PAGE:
. Our study has implications for clinical practice for healthcare providers as well for hospital administrators, policy makers, and health insurance companies who make decisions regarding allocation of resources towards the care of these patients.
Since liver transplantation is now considered an important therapeutic option in patients with advanced liver disease, we were interested in determining potential barriers to transplantation in the group of patients at the highest risk of admissions. Not surprisingly, we found that this group had significant barriers to transplantation, including active alcohol use and addiction issues. Thus, our results raise the possibility that targeting this group for early and aggressive intervention directed at addiction and psychiatric comorbidities may be an option to decrease hospitalizations and increase access to transplantation. Interestingly, several patients in this group, despite their obviously advanced liver disease, had low MELD scores (<15). Since MELD score of great than 15 is required in the US for deceased donor transplantation, this subgroup represents unique challenges to manage their disease. Thus, it is intriguing to speculate whether interventions such as early transjugular intrahepatic portosystemic shunt placement in patients with cirrhosis, special considerations in the organ allocation system, or live donor liver transplant in patients with ascites would decrease the frequency of admissions in this group of patients and provide overall more cost-effective care 
. Our study identifies groups of patients who are ineligible for liver transplant and at high risk for admissions towards which specific, personalized interventions can be targeted to minimize risk of hospitalization. Indeed, insights gained from our study has led to changes in practice patterns at our institution, including early referral to drug and alcohol treatment programs, aggressive management of fluid status in patients identified on their index admission to be at risk of readmission, and more timely referrals to palliative care.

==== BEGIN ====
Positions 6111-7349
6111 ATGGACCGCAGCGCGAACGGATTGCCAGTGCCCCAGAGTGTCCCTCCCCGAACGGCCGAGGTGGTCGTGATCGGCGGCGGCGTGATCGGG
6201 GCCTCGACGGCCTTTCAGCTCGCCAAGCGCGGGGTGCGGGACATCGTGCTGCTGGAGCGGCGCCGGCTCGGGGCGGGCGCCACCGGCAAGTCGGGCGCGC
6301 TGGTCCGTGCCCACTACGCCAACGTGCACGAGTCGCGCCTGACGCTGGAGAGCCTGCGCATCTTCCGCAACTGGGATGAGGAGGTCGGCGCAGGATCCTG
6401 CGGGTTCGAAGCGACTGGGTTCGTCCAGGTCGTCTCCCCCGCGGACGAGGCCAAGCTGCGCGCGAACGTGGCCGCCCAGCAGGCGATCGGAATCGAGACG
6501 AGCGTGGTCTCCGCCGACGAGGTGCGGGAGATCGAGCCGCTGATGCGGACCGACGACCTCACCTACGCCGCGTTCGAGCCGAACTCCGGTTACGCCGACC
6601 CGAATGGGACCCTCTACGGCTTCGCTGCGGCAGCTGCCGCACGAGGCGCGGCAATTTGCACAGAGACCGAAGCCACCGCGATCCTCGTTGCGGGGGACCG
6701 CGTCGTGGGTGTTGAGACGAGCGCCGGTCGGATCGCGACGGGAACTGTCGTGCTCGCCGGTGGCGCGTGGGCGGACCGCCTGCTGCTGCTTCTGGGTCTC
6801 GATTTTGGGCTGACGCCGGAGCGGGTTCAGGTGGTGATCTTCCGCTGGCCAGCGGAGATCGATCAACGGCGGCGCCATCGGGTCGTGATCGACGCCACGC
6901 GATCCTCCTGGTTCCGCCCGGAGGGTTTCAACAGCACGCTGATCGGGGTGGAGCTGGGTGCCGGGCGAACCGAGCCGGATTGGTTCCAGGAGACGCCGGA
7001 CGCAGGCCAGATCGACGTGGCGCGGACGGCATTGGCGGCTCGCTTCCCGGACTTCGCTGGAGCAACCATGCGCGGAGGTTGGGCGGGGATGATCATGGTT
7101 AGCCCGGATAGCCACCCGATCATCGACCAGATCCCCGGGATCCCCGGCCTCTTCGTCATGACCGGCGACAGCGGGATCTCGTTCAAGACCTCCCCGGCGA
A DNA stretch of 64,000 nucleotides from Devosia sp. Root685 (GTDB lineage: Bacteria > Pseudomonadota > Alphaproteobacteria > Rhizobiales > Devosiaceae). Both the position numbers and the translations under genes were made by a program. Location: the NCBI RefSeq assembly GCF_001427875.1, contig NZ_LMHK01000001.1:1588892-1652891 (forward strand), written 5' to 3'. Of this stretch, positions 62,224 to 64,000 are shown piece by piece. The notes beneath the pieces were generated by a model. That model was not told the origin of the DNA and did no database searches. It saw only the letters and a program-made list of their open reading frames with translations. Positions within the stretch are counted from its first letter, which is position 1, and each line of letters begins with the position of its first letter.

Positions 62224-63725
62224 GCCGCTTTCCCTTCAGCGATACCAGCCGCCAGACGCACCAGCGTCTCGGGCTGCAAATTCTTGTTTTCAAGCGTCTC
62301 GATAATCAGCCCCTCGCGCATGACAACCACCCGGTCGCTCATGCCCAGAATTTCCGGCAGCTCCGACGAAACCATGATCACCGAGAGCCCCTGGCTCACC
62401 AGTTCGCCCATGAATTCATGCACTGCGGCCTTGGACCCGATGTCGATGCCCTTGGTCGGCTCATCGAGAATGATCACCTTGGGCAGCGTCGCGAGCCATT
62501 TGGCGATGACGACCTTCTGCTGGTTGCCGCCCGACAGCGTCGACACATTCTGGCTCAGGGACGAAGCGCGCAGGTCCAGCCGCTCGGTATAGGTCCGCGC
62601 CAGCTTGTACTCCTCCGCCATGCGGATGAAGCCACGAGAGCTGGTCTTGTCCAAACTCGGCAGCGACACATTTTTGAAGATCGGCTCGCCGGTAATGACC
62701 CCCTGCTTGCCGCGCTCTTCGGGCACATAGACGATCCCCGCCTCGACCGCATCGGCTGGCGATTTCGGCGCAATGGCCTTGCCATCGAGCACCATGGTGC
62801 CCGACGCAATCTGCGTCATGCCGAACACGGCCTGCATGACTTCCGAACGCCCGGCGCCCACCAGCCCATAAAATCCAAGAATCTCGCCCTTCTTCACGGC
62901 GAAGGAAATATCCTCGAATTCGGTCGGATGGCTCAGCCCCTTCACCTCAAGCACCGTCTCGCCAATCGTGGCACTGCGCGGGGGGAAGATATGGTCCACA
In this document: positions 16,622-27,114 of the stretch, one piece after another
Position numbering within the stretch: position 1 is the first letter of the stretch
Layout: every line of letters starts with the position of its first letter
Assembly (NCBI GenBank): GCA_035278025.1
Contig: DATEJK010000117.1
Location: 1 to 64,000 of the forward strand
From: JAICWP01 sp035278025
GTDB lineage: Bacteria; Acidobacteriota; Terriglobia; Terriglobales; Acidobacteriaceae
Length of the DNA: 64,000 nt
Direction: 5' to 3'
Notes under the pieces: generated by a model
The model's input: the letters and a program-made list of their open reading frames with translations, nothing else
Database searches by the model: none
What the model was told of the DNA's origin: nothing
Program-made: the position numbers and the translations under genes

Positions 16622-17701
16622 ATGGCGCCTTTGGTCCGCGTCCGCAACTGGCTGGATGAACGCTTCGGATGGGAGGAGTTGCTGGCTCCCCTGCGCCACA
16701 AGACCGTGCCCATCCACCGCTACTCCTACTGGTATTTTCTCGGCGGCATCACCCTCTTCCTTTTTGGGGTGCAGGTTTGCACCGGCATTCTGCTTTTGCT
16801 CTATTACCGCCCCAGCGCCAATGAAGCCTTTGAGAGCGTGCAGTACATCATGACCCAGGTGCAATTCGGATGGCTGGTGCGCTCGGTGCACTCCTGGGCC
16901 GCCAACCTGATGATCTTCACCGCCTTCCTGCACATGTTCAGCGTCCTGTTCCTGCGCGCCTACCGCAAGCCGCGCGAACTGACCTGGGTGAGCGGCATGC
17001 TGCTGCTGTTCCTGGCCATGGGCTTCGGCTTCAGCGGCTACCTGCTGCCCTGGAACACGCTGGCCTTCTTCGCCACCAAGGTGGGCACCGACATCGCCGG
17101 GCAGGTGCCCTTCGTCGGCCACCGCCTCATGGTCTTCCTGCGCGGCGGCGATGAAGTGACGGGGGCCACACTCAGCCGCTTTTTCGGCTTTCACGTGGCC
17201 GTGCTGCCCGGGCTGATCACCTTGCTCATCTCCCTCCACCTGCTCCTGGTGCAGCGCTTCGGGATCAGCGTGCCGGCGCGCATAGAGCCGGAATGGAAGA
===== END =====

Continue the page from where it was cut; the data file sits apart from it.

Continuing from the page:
Some limitations of our study should be considered. We did not have data on education or socioeconomic status to control for potential confounders in terms of the differences we saw in terms of race. Since the goal our study was to discover risk factors for multiple readmissions, time-based analyses could not be used. Therefore, we controlled for non-uniform follow-up interval by including follow-up time in the model. In order to minimize the differences in follow-up time, patients with less than 90 days of follow-up were excluded from the study. Excluding these patients could potentially lead to bias, therefore, we also analyzed the data by including the group with shorter follow-up times and the predictive factors remained the same and just 3 additional patients were included in the hyper-admission group. The choice of 5 admissions for the cut-off was based on the both on the mean number of admissions per person year as well as the fact that this group accounted for half of the total admissions in the study group. These results are of particular interest because we show that targeting this small group of patients and optimizing their transplant status could potentially decrease the risk of half of all admissions.
In summary, a relatively small number of patients with end-stage liver disease account for a disproportionately large number of hospital admissions. Diabetes, race, and MELD score were predictive of high risk of admissions. In this group of patients at the highest risk of admissions significant barriers to transplant exist. Interventions designed to address these factors, including low MELD score despite having decompensated cirrhosis and addiction issues could potentially increase access to transplantation and decrease frequency of hospitalizations.